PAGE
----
Baking security into the design is one of the key principles of software engineering. However, the automotive industry is still behind in the adoption of this approach. Automakers need to start designing with cybersecurity in mind from the start.

Patch often and early

For fleet owners, embracing a security approach implies, first, keeping the systems updated. As soon as your connected cars are due for a software update, do it as soon as possible. An out-of-date system is a serious risk that a hacker can exploit.

Your vehicle control center should be aware of potential vulnerability alerts, patches, and updates from vendors and implement them right away. To achieve that, it is important to create a security awareness culture, ensuring that everyone knows the cybersecurity risks, and how to prevent them.

Keep databases protected

Any car system stores a large amount of sensitive data, on driver information, fleet type and systems. Whether you have custom-built software, use a boxed solution or a cloud-delivered system, the data stored in those databases are like a gold mine for attackers.

Hackers can use this information to disable your fleet, hold it for ransom, or use it to attack other vendors or customers across the supply chain. If your fleet falls victim to an attack, recovering the data to get back into business can be a long road if you don’t have solid backups. You can protect the database by isolating it (keep an on-premises, not connected copy) or a duplicated server in another geographical location. This will help you recover the data and get back on track faster. Implementing access security as multifactor authentication or single sign-on keys can help limit access to databases.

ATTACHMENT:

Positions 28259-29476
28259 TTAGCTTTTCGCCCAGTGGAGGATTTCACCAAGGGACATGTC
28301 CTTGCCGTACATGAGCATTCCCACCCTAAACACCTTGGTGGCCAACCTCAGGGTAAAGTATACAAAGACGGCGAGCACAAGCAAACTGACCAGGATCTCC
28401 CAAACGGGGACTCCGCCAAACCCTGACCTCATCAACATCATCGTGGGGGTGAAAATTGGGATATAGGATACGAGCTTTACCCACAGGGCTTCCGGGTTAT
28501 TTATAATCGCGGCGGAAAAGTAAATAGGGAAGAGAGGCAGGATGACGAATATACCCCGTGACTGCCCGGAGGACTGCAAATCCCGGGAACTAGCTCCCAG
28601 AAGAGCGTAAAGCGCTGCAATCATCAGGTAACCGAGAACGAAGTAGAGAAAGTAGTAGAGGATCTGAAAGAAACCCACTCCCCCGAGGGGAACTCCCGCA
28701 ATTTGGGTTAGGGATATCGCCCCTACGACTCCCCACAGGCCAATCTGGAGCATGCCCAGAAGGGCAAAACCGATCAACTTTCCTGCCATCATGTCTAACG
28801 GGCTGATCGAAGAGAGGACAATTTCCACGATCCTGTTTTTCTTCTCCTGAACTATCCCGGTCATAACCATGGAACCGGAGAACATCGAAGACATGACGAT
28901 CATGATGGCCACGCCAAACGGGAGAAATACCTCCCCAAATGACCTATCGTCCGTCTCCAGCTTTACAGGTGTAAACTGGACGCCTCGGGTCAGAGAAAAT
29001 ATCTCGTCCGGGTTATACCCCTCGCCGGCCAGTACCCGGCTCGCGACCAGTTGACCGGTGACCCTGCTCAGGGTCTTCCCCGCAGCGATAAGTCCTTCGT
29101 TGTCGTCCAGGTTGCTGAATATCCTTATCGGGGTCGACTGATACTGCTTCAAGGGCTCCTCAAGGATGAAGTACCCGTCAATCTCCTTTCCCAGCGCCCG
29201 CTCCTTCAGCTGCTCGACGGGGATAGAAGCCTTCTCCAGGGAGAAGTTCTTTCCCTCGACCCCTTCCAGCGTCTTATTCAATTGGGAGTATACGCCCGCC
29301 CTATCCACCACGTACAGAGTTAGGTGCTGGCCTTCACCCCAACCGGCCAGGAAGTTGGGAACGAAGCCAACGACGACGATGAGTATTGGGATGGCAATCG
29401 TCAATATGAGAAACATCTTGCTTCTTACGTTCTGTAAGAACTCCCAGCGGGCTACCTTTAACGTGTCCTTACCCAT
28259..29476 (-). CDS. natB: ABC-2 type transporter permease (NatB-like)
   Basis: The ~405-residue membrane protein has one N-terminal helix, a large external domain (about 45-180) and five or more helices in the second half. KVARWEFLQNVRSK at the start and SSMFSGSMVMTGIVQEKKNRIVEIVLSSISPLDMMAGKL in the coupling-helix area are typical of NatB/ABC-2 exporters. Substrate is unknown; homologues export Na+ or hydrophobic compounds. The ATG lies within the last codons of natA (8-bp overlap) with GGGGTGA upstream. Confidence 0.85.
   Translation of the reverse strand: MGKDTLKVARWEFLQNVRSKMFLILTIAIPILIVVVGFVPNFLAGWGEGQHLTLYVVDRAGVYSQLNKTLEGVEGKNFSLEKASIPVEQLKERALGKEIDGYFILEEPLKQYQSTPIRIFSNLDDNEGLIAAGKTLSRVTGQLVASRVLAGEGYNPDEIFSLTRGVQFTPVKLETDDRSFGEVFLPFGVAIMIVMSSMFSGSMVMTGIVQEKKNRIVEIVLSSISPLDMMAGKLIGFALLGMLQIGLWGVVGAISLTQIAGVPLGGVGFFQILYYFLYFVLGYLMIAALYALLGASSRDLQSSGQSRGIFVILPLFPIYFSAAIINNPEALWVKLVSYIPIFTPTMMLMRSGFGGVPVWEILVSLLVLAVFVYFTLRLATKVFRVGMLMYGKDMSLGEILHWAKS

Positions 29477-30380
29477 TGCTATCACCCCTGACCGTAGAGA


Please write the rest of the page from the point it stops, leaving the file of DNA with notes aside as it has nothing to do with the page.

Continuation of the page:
How A Cloud Solution Can Protect Your Existing Fleet

To protect your car fleet from cyberattacks, you need to implement protection at the car and at the network levels. Doing it by installing protection software in each vehicle can be extremely costly to deploy and update.

A cloud-based solution can protect your fleet without requiring installing new software in the vehicle. Upstream provides end-to-end protection to each vehicle in the fleet and also, at the network level.  By leveraging machine learning and the latest cybersecurity algorithms, Upstream secures the technology and applications of connected vehicles, encrypting the data and monitoring the entire fleet ecosystem, detecting anomalies and alerting about real-time incidents, providing complete visibility and control over automotive cybersecurity.